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Friday, January 28, 2011

Fiction Friday, One More Time, Prologue

A good friend of mine, Lynn Squire, puts some fiction up on her blog each Friday, and I like that idea. So here I go--putting up the prologue to a book I'm working on. I call this "One More Time." If you would like to comment, critique, or whatever, have at it. My skin is rhino thick, and you will not hurt my feelings. Unless you want to, in which case I will attempt a few alligator tears.
Blessings
Anne
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PROLOGUE - OCTOBER, 2007 CE
Paulos Johnson and his mother Halena hovered on one side of three-year-old Tamara’s hospital bed while Sarah stood alone on the other side. Tamara’s fevered convulsions shook the bed. Chills racked her small body and rattled the bed between seizures, sweat soaking the sheets. The hospital staff had tried to make her more comfortable, all they could do now. The doctors, with all their tests and scans, couldn’t determine the source of the infection, nor had they affected a cure. The doctor warned they shouldn’t expect Tamara to live through another night.
Sarah’s mind kept rerunning events of the past week in the hospital. Tamara asked for her favorite toys, and one by one, she gave the toys to other children there.
That’s just like her—she always loved to give. And now my little angel child is dying, her skin so hot you’d think it could boil water. It just isn’t fair.
Sarah knew each moment of with Tamara might be the last, and then—Tamara blinked, looked at each of them with half-opened eyes, and smiled a weak greeting. She turned her gaze on something—Someone?—at the foot of her bed. Sarah turned her head in the direction of Tamara’s gaze and saw nothing. A look of pure delight widened the child’s eyes and she lifted one hand—so slightly—and then her eyes closed, her last breath soft on the sheet under her chin, the smile still on her lips.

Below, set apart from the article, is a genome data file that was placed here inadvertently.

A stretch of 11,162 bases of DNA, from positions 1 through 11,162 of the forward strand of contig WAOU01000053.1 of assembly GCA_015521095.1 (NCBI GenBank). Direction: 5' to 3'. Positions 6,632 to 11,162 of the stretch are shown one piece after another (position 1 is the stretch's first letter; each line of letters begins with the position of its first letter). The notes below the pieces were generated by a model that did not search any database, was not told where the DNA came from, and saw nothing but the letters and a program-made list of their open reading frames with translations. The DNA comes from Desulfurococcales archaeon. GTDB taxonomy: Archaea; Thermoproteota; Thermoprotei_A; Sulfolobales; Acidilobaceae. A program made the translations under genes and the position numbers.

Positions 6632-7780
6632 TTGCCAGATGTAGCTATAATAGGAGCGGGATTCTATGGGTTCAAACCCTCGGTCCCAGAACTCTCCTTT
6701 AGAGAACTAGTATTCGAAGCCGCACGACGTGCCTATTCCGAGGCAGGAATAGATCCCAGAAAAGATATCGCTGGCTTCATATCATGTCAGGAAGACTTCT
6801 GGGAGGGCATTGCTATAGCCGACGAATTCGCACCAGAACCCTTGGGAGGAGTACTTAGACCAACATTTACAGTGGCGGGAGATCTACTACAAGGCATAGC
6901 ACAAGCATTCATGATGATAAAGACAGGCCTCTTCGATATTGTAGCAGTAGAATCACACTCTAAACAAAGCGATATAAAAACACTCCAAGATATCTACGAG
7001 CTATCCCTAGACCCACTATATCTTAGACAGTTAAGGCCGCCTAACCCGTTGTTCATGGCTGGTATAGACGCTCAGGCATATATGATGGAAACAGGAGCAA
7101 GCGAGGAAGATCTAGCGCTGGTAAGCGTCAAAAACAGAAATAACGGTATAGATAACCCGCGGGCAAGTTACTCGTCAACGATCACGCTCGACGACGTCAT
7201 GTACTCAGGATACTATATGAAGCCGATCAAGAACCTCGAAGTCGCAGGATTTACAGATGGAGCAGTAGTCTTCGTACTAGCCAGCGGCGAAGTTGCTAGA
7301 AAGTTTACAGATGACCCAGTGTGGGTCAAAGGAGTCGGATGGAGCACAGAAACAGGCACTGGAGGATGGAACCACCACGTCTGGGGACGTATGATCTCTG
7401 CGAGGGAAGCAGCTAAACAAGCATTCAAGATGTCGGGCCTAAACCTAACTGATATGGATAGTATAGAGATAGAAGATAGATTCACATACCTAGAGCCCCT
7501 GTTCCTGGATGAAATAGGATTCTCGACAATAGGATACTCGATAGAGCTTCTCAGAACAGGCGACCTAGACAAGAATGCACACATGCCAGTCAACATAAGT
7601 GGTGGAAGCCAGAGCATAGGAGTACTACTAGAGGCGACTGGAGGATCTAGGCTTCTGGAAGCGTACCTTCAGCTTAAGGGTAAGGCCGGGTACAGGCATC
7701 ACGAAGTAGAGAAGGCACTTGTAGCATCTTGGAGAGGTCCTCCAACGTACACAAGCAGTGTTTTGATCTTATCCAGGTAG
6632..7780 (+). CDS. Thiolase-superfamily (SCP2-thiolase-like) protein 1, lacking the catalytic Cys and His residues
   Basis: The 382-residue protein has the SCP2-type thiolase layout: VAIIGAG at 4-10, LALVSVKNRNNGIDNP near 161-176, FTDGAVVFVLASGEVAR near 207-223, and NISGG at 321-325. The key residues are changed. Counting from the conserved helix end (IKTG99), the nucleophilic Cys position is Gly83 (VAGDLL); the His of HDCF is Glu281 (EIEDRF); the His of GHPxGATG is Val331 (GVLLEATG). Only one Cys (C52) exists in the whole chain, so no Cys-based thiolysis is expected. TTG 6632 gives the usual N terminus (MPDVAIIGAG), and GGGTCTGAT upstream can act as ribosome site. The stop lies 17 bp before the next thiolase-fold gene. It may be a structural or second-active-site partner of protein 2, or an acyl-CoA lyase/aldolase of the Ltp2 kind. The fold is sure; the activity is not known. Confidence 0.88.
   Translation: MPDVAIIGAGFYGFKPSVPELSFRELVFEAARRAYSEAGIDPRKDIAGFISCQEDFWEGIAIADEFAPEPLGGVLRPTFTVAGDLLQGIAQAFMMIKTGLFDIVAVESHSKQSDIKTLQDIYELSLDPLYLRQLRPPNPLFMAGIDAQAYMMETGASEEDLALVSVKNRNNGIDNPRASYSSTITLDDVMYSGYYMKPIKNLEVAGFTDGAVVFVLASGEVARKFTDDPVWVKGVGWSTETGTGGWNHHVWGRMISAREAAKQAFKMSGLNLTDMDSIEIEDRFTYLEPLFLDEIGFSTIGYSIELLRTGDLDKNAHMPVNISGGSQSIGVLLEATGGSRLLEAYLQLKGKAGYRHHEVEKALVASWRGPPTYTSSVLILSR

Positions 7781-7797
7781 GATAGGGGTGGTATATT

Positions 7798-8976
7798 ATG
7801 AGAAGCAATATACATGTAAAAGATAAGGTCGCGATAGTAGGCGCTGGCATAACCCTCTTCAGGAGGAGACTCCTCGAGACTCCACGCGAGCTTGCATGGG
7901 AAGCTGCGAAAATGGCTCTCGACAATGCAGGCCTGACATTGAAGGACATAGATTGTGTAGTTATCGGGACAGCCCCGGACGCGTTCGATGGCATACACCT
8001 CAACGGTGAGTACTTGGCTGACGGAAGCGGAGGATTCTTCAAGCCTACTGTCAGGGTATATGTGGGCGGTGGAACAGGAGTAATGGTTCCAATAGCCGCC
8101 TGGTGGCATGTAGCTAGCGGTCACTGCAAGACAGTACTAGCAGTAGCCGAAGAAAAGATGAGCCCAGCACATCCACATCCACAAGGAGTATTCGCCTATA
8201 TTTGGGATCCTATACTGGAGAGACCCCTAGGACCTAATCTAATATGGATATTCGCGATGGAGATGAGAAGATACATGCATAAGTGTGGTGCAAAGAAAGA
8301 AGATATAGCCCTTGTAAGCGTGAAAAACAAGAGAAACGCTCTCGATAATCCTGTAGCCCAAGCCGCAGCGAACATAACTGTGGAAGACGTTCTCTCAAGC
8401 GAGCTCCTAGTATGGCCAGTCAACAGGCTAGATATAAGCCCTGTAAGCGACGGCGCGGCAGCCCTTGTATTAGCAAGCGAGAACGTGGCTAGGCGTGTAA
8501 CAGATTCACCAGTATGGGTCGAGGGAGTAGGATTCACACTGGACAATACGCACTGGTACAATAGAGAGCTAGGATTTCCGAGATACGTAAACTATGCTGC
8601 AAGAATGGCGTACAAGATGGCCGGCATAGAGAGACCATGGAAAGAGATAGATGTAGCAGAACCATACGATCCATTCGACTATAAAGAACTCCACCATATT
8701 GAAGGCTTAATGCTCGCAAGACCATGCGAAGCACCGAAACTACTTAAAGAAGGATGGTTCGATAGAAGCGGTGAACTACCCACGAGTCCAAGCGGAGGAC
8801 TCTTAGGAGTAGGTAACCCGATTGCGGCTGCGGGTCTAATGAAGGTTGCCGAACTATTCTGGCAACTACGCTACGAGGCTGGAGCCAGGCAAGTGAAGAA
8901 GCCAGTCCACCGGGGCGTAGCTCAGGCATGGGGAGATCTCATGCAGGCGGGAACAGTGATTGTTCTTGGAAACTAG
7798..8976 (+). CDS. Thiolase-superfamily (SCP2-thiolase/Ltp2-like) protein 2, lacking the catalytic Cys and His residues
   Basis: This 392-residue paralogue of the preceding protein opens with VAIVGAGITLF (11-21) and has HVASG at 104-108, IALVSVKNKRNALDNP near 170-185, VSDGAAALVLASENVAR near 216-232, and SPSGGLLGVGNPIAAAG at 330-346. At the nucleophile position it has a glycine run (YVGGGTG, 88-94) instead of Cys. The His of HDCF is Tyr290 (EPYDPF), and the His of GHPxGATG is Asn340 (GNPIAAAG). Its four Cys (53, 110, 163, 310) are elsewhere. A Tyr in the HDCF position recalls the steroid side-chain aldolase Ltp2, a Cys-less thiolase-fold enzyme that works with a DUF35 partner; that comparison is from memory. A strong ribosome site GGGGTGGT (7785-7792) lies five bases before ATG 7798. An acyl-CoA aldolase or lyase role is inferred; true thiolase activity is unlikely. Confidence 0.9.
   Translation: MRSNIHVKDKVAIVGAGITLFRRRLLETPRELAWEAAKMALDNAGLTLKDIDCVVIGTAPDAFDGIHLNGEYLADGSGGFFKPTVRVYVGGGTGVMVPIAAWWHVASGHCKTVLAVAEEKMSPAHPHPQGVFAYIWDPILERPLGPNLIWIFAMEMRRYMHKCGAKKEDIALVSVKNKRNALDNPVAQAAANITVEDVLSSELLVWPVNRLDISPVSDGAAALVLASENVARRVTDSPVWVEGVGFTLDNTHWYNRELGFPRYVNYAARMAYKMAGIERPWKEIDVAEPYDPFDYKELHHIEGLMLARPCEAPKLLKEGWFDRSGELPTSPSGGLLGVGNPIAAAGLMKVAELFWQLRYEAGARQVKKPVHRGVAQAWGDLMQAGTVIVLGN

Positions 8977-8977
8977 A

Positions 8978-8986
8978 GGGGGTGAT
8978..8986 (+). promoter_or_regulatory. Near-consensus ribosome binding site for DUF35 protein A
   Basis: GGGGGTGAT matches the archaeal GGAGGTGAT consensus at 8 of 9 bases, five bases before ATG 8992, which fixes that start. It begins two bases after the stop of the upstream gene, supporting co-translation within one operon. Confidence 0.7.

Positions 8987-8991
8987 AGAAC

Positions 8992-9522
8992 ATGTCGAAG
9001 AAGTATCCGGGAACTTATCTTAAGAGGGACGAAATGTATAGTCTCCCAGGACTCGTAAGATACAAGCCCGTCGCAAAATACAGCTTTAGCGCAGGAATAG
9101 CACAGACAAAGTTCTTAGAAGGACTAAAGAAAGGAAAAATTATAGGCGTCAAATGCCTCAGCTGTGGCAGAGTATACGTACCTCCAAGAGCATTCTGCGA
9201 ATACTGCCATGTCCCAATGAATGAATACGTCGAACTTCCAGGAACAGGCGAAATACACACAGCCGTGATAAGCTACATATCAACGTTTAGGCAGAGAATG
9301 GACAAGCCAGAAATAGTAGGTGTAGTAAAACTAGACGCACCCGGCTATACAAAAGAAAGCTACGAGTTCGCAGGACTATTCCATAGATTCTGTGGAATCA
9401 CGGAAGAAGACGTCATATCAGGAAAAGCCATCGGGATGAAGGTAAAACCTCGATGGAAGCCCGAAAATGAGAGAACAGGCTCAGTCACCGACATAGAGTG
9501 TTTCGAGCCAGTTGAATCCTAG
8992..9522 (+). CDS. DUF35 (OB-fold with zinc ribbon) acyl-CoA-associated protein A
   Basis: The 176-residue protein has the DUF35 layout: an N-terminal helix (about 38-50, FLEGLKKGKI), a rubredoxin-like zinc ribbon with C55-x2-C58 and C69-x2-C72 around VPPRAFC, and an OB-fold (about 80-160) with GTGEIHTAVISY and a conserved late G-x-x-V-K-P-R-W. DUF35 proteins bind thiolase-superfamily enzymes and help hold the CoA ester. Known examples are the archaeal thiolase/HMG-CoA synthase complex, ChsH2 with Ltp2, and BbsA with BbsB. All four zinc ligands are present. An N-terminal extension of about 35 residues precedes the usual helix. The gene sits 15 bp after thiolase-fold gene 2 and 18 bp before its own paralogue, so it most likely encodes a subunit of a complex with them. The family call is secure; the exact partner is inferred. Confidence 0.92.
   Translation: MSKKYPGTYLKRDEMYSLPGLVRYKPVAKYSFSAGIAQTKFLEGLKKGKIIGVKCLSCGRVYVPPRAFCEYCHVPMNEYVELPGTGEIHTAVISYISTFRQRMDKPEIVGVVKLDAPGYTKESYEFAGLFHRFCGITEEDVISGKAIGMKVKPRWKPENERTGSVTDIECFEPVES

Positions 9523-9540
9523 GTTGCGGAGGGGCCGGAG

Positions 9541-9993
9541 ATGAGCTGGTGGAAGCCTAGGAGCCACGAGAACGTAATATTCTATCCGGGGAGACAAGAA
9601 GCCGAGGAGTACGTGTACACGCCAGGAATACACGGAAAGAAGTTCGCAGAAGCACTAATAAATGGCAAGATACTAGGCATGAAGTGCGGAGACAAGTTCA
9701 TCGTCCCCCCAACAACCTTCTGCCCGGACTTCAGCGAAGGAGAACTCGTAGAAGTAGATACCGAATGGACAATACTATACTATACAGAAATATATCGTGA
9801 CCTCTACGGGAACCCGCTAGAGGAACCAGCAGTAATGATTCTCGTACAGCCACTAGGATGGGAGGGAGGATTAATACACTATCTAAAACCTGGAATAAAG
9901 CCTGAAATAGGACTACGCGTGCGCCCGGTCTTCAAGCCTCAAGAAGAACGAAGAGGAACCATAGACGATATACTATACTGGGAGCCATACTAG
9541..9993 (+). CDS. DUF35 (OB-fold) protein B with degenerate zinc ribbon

“Nooooooo,” moaned Sarah. “Oh, please, Tammy, no.” Paul and his mother cried out in unison, turning to each other to weep in ragged sobs. Tears blinded Sarah as she bent down to gather Tamara’s limp form into her arms one last time.
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This is the first installment about a woman and her husband who go from disbelief to belief, from mourning to joy, from separation to reunion.

Thoughts to ponder:
Most of us have experienced grief. How do you react to grief? Do you rely on God's comfort?
Most of us have friends who are grieving even now. How do you help? Do you give them your source of comfort?
Do you handle grief (yours or others) differently when you know God is there to help? If you are a Christian, compare how you handle it now to how you handled it before.

10 comments:

  1. This is a story I would want to read.

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  2. Wonderful Anne! I'm so glad you did this.

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  3. Anne,

    To answer your questions....